Since 2008, Bayo Oludaja Joachim, a professor at Northwest Missouri State University, and Dr. Mike Bellamy, a chemistry professor, have dedicated their spare time and resources to the support of two orphanages in Haiti, called House of Hope Haiti.
We Gotchya supports the women of House of Hope by supplying them reusable cotton menstrual pads.
That sounds simple, doesn’t it? Well, when you live in Haiti, not much is simple, especially being a girl living at an orphanage that doesn’t have the kind of private bathroom facilities we are accustomed to in the United States. Girls often miss school when they are on their periods because they lack a reasonable means to manage their flows.
We’re trying to help get the girls to school by sending each menstruating girl a period pack. Each pack includes:
- 3 reusable, cotton winged base pads
- 10 cotton inserts
- Several small, cotton hand clothes
- 2-3 small bars of soap
- Wet/dry bag for changing at school
- Instruction manual in 3 languages
- Lip balm from the Benedictine Convent of Perpetual Adoration
- Period pack bag, donated by Intouch Solutions
The reusable pads largely come from LunaPads, a Canadian company that supports Pads4Girls, an NGO focused on distributing menstrual products around the globe. We Gotchya purchased the majority of the pads, but also some inserts were graciously donated by LunaPads.
And speaking of gracious, a group of women in and around Maryville asked if they could help with this effort, and jumped in to make extra liners and wet/dry bags. Led by NWMSU office manager and resident of Clyde, Missouri, Marla McCrary, these women made additional winged bases and inserts to add to each girl’s supply. During monthly We Gotchya meetings, we share the work of cutting out fabric for the sewers. With a goal of sending each girl a large enough supply for 2 days, that called for each girl to have a minimum of 3 bases and 10 inserts. This assumes that the pads will be immediately soaked when the girls return from school, then washed, then fully dried in the sun.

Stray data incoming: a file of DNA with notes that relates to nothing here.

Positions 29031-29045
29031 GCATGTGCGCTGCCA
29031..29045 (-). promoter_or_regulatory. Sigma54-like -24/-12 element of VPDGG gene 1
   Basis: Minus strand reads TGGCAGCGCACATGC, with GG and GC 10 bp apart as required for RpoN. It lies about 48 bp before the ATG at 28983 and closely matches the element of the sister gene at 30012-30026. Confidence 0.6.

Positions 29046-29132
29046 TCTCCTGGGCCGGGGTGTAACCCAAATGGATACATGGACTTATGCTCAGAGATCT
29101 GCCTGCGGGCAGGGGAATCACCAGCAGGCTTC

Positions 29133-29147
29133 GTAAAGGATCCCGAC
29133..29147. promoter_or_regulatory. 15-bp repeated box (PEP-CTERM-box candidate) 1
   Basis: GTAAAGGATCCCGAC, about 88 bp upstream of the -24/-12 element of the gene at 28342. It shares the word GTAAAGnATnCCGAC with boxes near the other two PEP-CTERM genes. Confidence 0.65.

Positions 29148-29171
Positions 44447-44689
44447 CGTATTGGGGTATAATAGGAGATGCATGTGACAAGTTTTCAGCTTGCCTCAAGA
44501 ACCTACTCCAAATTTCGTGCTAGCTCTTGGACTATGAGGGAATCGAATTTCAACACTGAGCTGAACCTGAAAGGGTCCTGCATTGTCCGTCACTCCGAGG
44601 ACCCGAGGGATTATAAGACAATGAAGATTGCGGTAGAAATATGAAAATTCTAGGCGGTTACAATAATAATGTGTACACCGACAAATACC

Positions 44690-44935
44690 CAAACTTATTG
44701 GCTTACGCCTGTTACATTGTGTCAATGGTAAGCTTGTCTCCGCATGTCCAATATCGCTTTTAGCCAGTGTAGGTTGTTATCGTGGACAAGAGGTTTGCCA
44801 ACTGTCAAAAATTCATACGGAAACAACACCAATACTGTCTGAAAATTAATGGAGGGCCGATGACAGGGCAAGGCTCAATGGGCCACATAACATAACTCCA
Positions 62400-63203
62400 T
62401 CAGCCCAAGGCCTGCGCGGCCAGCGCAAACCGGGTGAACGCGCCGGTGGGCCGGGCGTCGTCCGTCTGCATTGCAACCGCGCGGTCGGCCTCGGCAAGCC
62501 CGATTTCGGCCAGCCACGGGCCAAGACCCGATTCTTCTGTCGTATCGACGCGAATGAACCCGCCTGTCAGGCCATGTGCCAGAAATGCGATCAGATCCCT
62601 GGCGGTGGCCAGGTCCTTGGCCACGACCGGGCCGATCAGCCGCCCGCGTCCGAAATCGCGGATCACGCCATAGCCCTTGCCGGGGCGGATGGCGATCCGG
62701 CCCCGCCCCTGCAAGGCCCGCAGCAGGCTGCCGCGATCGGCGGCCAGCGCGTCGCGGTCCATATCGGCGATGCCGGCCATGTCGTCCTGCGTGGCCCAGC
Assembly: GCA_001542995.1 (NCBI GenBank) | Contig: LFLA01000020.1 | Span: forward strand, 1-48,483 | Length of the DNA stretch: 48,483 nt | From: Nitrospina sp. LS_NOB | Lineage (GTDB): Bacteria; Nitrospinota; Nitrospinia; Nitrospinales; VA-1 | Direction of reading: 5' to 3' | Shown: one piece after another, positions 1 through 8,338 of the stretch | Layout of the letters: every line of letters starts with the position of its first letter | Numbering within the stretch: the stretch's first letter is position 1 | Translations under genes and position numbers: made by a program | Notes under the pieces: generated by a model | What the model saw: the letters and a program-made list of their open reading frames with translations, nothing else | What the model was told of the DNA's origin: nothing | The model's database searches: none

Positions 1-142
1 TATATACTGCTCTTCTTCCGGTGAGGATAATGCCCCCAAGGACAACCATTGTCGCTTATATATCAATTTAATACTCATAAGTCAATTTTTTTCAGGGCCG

This is where the instruction manual is critical. Pads should be soaked before washing; they should not be washed with bleach; they should be completely dry, ideally by the sun, before wearing; and they should not be shared. We are sending along some embroidery and needles so that each girl can customize her pads so that they are easily identifiable. All of this must be conveyed on the instruction sheet, in Haitian Creole, French and English. (For comparison, here is the Days For Girls information and instruction sheet in PDF.)
Explaining the products to the girls will be a challenge. We plan to send the products in March of 2019, providing the political demonstrations don’t keep the volunteers away. The goal is to have a representative there for at least a few days to explain the products and help with use and care.
The wet/dry bag is a crucial element as well. The bag allows the girls to take a day’s supply of pads — as well as soap and a small washcloth — to school. Patty Holley, program director at KXCV, Maryville’s NPR affiliate, is making high-quality wet/dry bags for this purpose.
It truly takes a village to help a village, but the entire We Gotchya crew chips in to offer their own personal strengths, and it all just works out!
We will post updates here as this project evolves. If you’d like to participate in any way, please contact us, and we’ll find the best way for you to help.